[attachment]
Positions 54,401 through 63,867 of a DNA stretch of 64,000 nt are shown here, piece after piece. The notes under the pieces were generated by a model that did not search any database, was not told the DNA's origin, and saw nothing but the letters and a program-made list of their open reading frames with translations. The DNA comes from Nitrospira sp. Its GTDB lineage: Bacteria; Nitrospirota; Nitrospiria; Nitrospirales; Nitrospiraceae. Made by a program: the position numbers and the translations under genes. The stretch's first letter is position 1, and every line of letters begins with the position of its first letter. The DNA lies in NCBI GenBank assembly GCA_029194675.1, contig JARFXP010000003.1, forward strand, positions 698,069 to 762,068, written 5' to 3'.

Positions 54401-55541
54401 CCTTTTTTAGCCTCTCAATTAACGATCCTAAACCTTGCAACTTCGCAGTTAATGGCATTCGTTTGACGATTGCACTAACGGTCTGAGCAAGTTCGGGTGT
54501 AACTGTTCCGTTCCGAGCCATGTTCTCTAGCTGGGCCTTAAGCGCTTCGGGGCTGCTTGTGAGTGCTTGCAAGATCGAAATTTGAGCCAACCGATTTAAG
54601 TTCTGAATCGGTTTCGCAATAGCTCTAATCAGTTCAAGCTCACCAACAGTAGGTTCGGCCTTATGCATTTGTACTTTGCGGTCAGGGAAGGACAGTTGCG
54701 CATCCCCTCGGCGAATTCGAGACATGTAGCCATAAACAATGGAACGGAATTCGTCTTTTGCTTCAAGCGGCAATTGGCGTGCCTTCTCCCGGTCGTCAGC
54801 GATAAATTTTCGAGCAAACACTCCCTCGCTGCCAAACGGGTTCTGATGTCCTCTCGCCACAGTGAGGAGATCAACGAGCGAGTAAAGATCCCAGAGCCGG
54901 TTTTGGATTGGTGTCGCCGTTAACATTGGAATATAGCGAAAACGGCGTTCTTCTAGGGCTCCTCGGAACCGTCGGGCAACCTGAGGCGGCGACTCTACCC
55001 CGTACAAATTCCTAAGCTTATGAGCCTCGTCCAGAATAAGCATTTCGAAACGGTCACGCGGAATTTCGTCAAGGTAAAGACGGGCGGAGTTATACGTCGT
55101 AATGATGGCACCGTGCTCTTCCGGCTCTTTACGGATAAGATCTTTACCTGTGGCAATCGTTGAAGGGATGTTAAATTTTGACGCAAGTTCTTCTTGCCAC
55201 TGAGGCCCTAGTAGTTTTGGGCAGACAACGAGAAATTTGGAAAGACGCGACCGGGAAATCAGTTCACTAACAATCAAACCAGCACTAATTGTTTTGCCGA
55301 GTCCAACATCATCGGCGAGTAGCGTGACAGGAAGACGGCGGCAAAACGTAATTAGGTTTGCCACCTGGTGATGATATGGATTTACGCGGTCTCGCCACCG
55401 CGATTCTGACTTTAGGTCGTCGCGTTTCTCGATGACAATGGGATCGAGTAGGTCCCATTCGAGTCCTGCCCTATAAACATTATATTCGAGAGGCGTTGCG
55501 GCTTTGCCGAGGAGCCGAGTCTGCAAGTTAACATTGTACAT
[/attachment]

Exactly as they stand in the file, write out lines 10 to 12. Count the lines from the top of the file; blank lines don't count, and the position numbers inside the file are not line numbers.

55101 AATGATGGCACCGTGCTCTTCCGGCTCTTTACGGATAAGATCTTTACCTGTGGCAATCGTTGAAGGGATGTTAAATTTTGACGCAAGTTCTTCTTGCCAC
55201 TGAGGCCCTAGTAGTTTTGGGCAGACAACGAGAAATTTGGAAAGACGCGACCGGGAAATCAGTTCACTAACAATCAAACCAGCACTAATTGTTTTGCCGA
55301 GTCCAACATCATCGGCGAGTAGCGTGACAGGAAGACGGCGGCAAAACGTAATTAGGTTTGCCACCTGGTGATGATATGGATTTACGCGGTCTCGCCACCG